Auld Lang Syne

by (traditional) • Lesson #203 • Dec 31, 2018

Video Lesson

Instructional PDF 2 pages

Follow along with the print-friendly PDF! It includes all of my notes for this lesson, allowing you to follow along at your own pace. You're free to download, print, and share the PDF across your devices.

Thanks for being a Premium member of Song Notes! Your support makes these lessons possible.

Download PDF

Follow along with the print-friendly PDF!

It includes all of my notes for this lesson, allowing you to follow along at your own pace. You're free to download, print, and share the PDF across your devices.

To download the PDF, upgrade to premium or log in.

Editor’s notes

With New Years just around the corner, I wanted to learn this very timely traditional song - Auld Lang Syne. This video shows a relatively simple way to play it, involving strummable chords with a melody that weaves through each of the 8 measures. I’ll teach the chords, explain the melody, talk about some of the difficult transitions - all with tabs to help you through it. I hope you enjoy! Happy New Years to you and yours - here’s to many more years of music for all of us.

Guitar arrangement

Here’s the arrangement I’m using in my video lesson. This is 8 bars, which can be repeated over and over again if you want to play additional verses and/or choruses. Your job is to either strum, pluck, or fingerpick the chords - adding melody notes as you desire. For your ending, the final measure should be the C chord only (without the G). If you are repeating the 8 bars, the final measure should include the G chord on the final 2 counts - which creates a nice “turn around” to setup the C in the first bar.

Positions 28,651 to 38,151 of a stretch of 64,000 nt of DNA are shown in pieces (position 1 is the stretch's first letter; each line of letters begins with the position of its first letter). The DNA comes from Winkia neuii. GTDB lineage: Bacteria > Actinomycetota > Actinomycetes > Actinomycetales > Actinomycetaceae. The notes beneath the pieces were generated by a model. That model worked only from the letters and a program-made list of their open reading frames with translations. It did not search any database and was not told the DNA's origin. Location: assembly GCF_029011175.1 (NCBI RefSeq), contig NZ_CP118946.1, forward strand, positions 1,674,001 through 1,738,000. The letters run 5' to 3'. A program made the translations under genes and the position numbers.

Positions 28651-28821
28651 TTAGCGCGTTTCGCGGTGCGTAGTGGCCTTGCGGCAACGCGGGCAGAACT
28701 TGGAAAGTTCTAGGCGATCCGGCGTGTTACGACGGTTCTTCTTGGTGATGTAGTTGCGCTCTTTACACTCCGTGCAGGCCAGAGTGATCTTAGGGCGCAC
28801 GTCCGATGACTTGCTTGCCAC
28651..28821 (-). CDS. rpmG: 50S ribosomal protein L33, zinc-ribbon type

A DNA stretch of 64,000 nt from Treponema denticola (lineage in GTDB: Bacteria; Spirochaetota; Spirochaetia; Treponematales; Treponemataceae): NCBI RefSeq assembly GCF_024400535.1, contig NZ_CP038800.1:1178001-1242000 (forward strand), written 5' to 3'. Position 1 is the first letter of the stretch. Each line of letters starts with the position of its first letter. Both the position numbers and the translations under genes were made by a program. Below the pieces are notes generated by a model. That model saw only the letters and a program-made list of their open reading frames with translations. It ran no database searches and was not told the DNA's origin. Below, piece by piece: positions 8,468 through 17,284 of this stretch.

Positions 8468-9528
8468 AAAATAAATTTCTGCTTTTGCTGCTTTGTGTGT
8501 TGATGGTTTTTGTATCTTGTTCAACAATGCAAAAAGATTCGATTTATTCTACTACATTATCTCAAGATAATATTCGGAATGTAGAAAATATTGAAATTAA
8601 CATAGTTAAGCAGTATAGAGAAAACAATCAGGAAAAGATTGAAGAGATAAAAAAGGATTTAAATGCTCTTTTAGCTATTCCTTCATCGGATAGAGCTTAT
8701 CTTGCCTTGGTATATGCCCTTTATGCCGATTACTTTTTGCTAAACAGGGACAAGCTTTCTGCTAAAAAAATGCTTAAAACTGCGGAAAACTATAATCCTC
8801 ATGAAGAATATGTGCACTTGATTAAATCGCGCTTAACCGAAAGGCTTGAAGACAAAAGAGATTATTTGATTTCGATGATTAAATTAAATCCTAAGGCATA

See my PDF for the tabs.

Chord guidance

For a few of these chords, I want to call out some tips that will help you on your way - specifically with finger positions.

G major chord

For the G major chord, notice how you’re not really ever putting a left-finger on the 1st string (high E string). Also, you’ll often need to remove the 2nd-string-3rd-fret note, in order to play the 2nd-string-1st-fret. As such, you’ll want to use your pinky on the 3rd fret of the 2nd (B) string. This sets up your index finger to be in place at the same time.

E –––––                               E –––––
B ––3–– <= left pinky                 B ––1–– <= left index
G ––0––                               G ––0––
D ––0––                               D ––0––
A ––2–– <= left middle                A ––2–– <= left middle
E ––3–– <= left ring                  E ––3–– <= left ring
    G                                     G*

F7 and F#dim7 chord

For the F7 and the F#dim7, the main thing to call out is that the thinnest 3 strings will use the exact same notes (and fingers). All that changes between these two chords is which fret your left index finger is playing.

E ––5–– <= left pinky                 E ––5–– <= left pinky
B ––4–– <= left middle                B ––4–– <= left middle
G ––5–– <= left ring                  G ––5–– <= left ring  
D ––3–– <= left index                 D ––4–– <= left index
A –––––                               A –––––
E –––––                               E –––––
    F7                                  F#dim7

If the F7 section gives you trouble, use this voicing. I got this via Justin Sandercoe’s lesson. You can ignore the F#dim7 chord altogether.

E ––5–– <= left pinky
B ––x–– <= (muted by left ring)
G ––5–– <= left ring  
D ––3–– <= left index
A –––––               
E –––––               

Switching from the C to F7